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Justice Minister Peter MacKay responds to a question during question period in the House of Commons Friday April 4, 2014 in Ottawa (Adrian Wyld/The Canadian Press)

Justice Minister Peter MacKay responds to a question during question period in the House of Commons Friday April 4, 2014 in Ottawa

(Adrian Wyld/The Canadian Press)

Convicted criminals to contribute to cost of victims' rights bill Add to ...

The Conservative government won’t say how much money it expects the proposed Canadian Victims Bill of Rights will cost, other than to say it has set aside an “undefined” amount of money in the federal budget to handle a victim-complaints system.

“Clearly there’s no ability to calculate that at the front end,” Justice Minister Peter MacKay said in an interview. “This is going to take some time to take hold.”

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The bill of rights entrenches in law the right of crime victims to information, participation, protection and restitution. If they feel their rights aren’t respected, they can complain to government officials, not to courts. The government has also set aside an undefined amount of money to bolster complaint mechanisms overseen by the provinces, Mr. MacKay said.

He also explained that making convicted criminals contribute to the costs of the victims’ rights bill was the idea behind making a controversial financial penalty mandatory, and doubling it, in the fall.

The Victim Fine Surcharge has brought the Conservative government into open conflict with judges in several provinces since it became mandatory on Oct. 24. The charge is set aside to pay for victim services such as counselling.

“A victim fine surcharge is in most cases a modest amount. It seems to me it’s an effort to rebalance the way in which costs are administered. The accused or convicted individual is directly contributing to [mitigate] the harm caused,” Mr. MacKay said. Crime costs Canada $100-billion a year, of which more than 80 per cent is borne by crime victims, he added.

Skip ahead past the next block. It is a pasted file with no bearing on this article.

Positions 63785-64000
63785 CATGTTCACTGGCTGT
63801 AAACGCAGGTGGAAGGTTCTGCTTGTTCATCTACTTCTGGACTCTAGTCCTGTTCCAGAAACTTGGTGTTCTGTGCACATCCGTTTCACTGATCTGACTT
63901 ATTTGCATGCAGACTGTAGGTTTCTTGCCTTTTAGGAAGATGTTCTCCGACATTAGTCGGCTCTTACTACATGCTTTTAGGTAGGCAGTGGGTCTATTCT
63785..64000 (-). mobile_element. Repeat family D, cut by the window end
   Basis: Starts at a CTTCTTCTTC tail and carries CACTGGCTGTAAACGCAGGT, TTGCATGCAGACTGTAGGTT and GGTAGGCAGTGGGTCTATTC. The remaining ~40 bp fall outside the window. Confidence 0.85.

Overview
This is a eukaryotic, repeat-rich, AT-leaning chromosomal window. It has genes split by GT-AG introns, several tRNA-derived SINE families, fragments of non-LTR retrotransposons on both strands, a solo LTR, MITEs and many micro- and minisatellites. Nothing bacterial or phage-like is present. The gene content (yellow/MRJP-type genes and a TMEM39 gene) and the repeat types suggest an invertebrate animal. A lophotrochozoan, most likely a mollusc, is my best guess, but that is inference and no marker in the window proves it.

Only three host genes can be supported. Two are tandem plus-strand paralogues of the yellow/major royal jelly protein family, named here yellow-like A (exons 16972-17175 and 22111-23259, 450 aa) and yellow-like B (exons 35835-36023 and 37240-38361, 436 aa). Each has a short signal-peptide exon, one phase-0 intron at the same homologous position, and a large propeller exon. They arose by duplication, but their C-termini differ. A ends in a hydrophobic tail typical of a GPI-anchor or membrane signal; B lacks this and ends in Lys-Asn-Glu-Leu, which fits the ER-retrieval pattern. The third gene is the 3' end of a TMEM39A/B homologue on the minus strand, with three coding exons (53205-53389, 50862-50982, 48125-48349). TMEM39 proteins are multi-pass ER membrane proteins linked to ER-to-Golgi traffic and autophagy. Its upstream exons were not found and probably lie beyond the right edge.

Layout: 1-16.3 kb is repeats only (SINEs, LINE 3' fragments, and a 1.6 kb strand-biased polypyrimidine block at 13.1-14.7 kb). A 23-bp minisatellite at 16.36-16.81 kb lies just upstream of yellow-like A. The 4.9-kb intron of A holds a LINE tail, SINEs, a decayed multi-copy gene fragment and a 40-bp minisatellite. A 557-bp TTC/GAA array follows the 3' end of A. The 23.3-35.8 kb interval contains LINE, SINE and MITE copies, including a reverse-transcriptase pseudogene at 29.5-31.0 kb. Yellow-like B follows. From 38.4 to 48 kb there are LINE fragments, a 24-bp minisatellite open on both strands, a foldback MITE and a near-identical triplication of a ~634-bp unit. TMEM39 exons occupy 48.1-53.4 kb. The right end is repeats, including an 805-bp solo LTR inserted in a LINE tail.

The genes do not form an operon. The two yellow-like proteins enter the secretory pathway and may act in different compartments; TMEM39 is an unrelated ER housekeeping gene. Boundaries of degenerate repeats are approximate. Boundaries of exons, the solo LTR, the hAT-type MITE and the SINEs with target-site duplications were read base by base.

Judges no longer have discretion to waive the charge for impoverished offenders.

Some judges have refused to impose it in the cases of homeless or addicted people living on social benefits. Others have evaded it by giving offenders decades to pay. One judge ruled it unconstitutional.

The surcharge is $100 for a minor crime (summary offence) and $200 for a more serious one (indictable offence), or 30 per cent of any fine imposed by a judge. Some judges have imposed fines of $5 or $10, to keep the surcharge to $1.50 or $3.

Bill Trudell, head of the Canadian Council of Criminal Defence Lawyers, called the attempt to make criminals contribute to the costs of the victims’ bill of rights a “politically transparent piece of marketing.” He said if the government was serious about victims’ rights, it would have sat down with the provinces to create better-funded services.

“They should tell us how much it’s going to cost. Why should it be such a big secret?” He suggested they don’t know what the victims’ rights bill will cost because they don’t know how it will work.

Anthony Moustacalis, president of the Criminal Lawyers’ Association, said the bill of rights is “window-dressing” that does nothing more than standardize across the country rights already protected in an Ontario bill of victims’ rights, and similar protections in other provinces.

Mr. Moustacalis said the problem with the Victim Fine Surcharge is that large numbers of offenders are poor, and when they don’t pay the surcharge, the police must track them down so offenders are informed of a court hearing to determine if they should go to jail for not paying, all of which costs the system much more money than the surcharge would collect.

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